Here’s how to protect against COVID-19 this Thanksgiving
CHICAGO — Officials are urging people to exercise caution as they gather for Thanksgiving this Thursday.
Millions of people in the United States are expected to travel and gather for the holidays — but it’s coming as Chicago and nearby areas find themselves in the midst of another wave of COVID-19.
Local and state officials have recommended that people who are not fully vaccinated stay at home and avoid travel, while saying fully vaccinated people can safely gather and enjoy the holidays.
“The risk decreases so much … we can actually have a normal Thanksgiving gathering,” said Dr. Allison Arwady, chief of the Chicago Department of Public Health, earlier this week. “And that’s all thanks to the vaccine.”
Still, the state’s health department has released guidelines for how people can stay safe for the holidays:
- You and your guests will have the most protection if you have all been fully vaccinated and, if eligible, have received a booster vaccination.
- Stay home if you have symptoms of illness and get tested for COVID-19.
- Consider organizing activities virtually, for example by sharing traditional family recipes.
- Carol in smaller groups outside.
When you get together:
- Keep indoor gatherings small. Consider wearing a well-fitting mask indoors to prevent spread and protect people who have not been fully vaccinated.
- Use hand sanitizer after shaking hands and wash your hands regularly.
- Arrange chairs so that people are within physical distance.
- You can increase the airflow in by opening windows and/or doors.
- Avoid congregating, such as in the kitchen or at a buffet.
- If possible, put the guests’ food on the table and serve it to them to avoid crowding in a buffet area.
- Clean and sanitize the kitchen, bathrooms and other areas used by guests.
- Encourage people to get vaccinated before congregating.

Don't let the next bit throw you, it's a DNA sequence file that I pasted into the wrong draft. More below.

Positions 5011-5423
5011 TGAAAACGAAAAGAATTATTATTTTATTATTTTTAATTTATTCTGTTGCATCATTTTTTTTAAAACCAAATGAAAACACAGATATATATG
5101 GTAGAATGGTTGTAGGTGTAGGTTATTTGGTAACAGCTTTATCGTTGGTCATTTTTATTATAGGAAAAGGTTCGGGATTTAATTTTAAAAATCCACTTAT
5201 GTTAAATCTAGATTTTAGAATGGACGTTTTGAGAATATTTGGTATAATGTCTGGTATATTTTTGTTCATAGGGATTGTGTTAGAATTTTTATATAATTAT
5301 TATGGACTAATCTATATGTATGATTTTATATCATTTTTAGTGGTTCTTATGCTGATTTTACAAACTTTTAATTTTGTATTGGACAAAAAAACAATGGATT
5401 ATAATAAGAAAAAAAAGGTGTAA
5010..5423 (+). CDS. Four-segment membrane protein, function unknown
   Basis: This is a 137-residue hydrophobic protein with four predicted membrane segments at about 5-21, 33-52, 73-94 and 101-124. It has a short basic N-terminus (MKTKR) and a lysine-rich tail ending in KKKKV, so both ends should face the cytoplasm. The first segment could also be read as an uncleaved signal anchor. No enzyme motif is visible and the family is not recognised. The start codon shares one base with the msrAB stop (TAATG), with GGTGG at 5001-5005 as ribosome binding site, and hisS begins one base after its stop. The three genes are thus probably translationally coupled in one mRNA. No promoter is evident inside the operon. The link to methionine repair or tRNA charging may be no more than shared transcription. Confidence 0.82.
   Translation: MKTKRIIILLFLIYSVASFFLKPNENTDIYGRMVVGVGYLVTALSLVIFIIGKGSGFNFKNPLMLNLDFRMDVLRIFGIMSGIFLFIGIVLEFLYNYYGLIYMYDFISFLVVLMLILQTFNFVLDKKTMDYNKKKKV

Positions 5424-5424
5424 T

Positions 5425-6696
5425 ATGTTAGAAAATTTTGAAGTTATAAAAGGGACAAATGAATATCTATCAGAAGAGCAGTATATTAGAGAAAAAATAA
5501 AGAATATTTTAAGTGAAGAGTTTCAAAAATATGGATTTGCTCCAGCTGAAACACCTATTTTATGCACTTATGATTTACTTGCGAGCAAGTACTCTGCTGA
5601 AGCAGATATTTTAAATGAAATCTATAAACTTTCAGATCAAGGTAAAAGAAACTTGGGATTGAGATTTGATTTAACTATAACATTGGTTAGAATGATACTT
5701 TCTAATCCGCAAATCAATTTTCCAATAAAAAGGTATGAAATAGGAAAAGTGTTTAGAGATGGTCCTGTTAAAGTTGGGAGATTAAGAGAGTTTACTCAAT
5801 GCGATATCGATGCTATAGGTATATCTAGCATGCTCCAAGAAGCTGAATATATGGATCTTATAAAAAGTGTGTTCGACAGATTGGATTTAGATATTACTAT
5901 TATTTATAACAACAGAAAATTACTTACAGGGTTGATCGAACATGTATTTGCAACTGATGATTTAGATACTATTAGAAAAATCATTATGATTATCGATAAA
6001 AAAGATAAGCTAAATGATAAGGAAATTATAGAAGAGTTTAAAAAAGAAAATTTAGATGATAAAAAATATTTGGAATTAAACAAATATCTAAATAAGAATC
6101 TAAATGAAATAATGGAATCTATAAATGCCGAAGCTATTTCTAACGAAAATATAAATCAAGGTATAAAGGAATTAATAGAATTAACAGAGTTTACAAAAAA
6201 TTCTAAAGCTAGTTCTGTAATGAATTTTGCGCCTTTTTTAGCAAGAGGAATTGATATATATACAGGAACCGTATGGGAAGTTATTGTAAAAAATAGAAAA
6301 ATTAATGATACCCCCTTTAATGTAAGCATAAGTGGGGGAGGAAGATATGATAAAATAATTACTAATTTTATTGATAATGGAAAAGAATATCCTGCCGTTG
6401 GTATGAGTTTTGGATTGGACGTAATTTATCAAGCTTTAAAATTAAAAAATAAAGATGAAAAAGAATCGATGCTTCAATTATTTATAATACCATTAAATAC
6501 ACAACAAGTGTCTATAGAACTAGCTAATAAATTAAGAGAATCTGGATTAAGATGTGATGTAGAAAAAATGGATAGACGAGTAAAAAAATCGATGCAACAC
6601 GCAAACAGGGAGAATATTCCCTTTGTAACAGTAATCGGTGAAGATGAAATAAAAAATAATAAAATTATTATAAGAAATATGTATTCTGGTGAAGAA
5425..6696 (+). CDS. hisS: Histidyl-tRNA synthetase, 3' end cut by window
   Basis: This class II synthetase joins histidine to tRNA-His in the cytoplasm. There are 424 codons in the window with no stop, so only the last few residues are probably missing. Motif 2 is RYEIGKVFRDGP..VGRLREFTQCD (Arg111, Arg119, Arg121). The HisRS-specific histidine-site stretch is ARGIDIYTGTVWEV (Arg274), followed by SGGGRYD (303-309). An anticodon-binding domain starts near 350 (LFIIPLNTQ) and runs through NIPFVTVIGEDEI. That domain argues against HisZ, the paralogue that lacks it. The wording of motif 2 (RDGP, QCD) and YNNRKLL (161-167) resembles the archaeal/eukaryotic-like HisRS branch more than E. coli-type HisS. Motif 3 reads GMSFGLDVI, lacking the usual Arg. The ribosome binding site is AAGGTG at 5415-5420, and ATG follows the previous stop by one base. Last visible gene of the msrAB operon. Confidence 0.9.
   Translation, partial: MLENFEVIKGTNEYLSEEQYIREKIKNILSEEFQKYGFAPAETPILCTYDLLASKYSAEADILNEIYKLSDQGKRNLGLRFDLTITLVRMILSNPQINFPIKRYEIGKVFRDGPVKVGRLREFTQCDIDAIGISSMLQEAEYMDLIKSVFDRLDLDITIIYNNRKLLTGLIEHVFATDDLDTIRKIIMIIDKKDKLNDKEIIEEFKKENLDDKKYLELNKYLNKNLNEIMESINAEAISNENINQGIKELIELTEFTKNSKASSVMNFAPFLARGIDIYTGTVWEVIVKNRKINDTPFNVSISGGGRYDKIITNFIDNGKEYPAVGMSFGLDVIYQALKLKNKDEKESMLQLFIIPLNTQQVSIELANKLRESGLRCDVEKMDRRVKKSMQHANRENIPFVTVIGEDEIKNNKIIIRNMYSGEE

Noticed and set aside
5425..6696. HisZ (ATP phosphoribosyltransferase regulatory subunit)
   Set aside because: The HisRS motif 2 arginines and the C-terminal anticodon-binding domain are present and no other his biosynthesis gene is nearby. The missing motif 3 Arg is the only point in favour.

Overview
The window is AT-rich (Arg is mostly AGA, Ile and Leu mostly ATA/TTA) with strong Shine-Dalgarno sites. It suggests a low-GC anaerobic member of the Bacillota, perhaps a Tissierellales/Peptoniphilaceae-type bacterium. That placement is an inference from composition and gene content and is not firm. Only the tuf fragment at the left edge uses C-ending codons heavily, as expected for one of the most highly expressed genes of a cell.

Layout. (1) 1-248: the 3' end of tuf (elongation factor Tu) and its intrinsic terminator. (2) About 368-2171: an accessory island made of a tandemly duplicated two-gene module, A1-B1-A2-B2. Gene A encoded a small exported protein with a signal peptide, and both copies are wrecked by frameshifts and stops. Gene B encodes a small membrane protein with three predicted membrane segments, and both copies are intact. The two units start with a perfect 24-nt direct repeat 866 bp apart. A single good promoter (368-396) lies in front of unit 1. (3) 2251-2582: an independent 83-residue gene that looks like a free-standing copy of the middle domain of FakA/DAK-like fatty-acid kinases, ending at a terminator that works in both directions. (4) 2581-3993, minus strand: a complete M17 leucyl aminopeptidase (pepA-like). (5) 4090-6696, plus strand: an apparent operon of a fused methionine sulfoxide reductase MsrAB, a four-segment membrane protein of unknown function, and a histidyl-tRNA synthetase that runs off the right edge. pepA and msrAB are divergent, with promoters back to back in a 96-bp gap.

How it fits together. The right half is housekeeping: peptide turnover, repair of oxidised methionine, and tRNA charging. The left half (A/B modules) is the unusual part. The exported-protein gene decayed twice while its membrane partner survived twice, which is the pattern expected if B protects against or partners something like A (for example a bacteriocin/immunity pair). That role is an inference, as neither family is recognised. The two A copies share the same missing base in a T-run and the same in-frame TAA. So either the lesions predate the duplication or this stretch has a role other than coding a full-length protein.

- Gathering outdoors, weather permitting, is the safest option to reduce the transmission of COVID-19.
- If you are meeting in a covered, public area, wear a mask, wash your hands, keep physical distance and try to avoid crowded places.
If you are traveling:
- Here’s the latest update on Chicago travel advice.
- Do not travel until you are fully vaccinated, or wait to get your booster shot if you are eligible.
- If you are not fully vaccinated but decide to travel anyway, get yourself tested one to three days before departure and three to five days after travel.
- Travel during off-peak hours to avoid large crowds.
- Drive a car to reduce exposure to COVID-19.
- If you use public transport, such as a train or bus, try to travel during off-peak hours. Masks are mandatory on public transport and in transit hubs such as airports and train stations.
You can read more state guidelines here.
• In Illinois, about 7.3 million people — or 57.68 percent of the state’s 12.7 million residents — have been fully vaccinated against COVID-19, according to state data.
• Statewide, 64,199 doses of vaccine are administered per day, based on a seven-day moving average.
• Illinois and Chicago administered at least 17,031,036 vaccine doses of the 20,050,445 delivered to them.
• City data shows that more than 1.6 million Chicago residents — or 60.8 percent of all residents — have been fully vaccinated, and 67.8 percent of all Chicago residents have received at least one shot.
Anyone 5 years and older is eligible for vaccination in Chicago.
Vaccinations against COVID-19 are free and require no insurance. Anyone can call the city’s coronavirus hotline at 312-746-4835 to learn more about how and where to get vaccinated in their community.
• Nineteen Illinois residents have died from COVID-19 since Tuesday.
• At least 26,313 people have died from COVID-19 in Illinois, and another 2,945 deaths are likely related to the virus, the state said.
• The state has reported 5,058 cases since Tuesday. That brings the total number of confirmed cases in Illinois to 1,784,900.
• As of Tuesday, 139,801 tests have been reported statewide. A total of 38,528,321 tests have been reported in Illinois.
• Illinois’ seven-day positivity rate was 3.3 percent. The figure represents the percentage of people who tested positive under recent tests. Tuesday it stood at 3.3 percent.
• Illinois’ seven-day test positivity rate, which measures the percentage of tests that were positive, was 4.1 percent. Tuesday it stood at 4.1 percent.
• As of Tuesday evening, 384 people with COVID-19 were in the ICU and 150 people with COVID-19 were on ventilators in Illinois.
• One death has been reported in Chicago since Tuesday. At least 5,985 have been killed by COVID-19 in Chicago. The city is seeing an average of more than three people die a day, 10 percent less than a week ago.
• 614 confirmed cases have been reported in Chicago since Tuesday. It has had a total of 340,273 confirmed cases. An average of 584 confirmed cases are reported per day, an increase of 13 percent from the previous week.
• Chicago testing is up 6 percent from a week ago.
• Chicago’s positivity rate was 3 percent, up from 2.7 percent the previous week.
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